It is almost certainly the salicylic acid.
You usually use the cheapest reagents as the excess reactants.
Sulfuric acid and acetic anhydride are dirt-cheap.
However, you have to do the calculation using the quantities you used in your experiment.
You prepared aspirin by reacting 2.00 g salicylic acid, 4.00 mL acetic anhydride (density = 1.08 g/mL), and a few drops of concentrated sulfuric acid. What was the limiting reactant?
You need to write the balanced equation for the reaction.
For simplicity, let’s rewrite this as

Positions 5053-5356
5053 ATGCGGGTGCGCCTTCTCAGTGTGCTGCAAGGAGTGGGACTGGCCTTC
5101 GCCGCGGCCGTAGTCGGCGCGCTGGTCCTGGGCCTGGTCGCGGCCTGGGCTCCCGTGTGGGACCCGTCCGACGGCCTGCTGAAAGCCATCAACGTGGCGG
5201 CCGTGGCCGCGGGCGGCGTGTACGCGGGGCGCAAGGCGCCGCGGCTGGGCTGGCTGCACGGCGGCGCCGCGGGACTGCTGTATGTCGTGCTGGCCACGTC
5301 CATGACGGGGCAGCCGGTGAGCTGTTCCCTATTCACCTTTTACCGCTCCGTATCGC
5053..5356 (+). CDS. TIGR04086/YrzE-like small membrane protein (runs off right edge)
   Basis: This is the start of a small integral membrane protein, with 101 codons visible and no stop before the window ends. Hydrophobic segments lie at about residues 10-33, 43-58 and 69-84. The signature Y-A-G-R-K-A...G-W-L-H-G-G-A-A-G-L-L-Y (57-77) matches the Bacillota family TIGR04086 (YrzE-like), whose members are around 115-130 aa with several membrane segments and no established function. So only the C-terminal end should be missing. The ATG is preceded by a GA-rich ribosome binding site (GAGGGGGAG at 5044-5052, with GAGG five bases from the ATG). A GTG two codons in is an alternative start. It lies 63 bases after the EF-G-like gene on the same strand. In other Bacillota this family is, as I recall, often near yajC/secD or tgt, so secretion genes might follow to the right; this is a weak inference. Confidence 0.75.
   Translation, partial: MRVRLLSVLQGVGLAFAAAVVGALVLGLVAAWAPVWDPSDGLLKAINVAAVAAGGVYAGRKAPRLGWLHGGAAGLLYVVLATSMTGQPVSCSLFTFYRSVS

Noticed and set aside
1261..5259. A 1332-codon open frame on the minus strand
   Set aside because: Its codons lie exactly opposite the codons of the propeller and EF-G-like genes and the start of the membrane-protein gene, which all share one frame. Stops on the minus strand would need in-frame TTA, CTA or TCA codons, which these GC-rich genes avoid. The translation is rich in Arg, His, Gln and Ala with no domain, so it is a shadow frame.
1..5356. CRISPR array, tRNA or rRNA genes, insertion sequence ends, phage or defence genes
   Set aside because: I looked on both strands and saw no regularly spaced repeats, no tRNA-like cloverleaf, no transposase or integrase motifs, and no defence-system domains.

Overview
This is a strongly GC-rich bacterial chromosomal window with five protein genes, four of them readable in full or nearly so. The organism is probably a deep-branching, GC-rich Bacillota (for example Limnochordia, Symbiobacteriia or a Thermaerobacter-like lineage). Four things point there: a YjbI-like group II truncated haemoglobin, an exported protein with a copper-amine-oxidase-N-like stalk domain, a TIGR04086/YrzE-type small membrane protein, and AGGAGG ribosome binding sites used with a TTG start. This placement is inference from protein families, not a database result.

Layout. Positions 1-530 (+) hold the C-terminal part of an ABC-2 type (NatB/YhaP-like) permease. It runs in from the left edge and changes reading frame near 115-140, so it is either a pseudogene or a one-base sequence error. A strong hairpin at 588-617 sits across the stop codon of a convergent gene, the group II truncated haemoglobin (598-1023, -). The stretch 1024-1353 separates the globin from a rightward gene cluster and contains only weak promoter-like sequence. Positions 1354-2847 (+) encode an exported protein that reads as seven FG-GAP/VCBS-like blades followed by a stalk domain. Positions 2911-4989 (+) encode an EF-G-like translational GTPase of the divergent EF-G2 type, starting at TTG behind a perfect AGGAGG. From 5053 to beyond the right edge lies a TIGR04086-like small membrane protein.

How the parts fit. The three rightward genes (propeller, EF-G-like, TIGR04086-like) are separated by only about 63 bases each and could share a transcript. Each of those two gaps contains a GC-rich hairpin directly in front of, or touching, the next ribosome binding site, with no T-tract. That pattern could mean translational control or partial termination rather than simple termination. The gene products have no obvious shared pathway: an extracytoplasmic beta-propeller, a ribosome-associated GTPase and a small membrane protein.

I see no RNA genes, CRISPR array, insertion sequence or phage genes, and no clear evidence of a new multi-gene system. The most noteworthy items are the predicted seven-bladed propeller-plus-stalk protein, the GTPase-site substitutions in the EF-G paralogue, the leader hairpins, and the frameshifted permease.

The sulfuric acid is a catalyst (not used up), so we need to consider only the
We know that we will need a balanced equation, molar masses, and moles of the compounds involved.
1. Gather all the information in one place with the molecular masses above the formulas and the masses and moles below them.
2. Identify the limiting reactant
An easy way to identify the limiting reactant is to calculate the "moles of reaction" each will give:
You divide the moles of each reactant by its corresponding coefficient in the balanced equation.
I did that for you in the table above.
Here's a video that shows the "usual" way of finding a limiting reactant.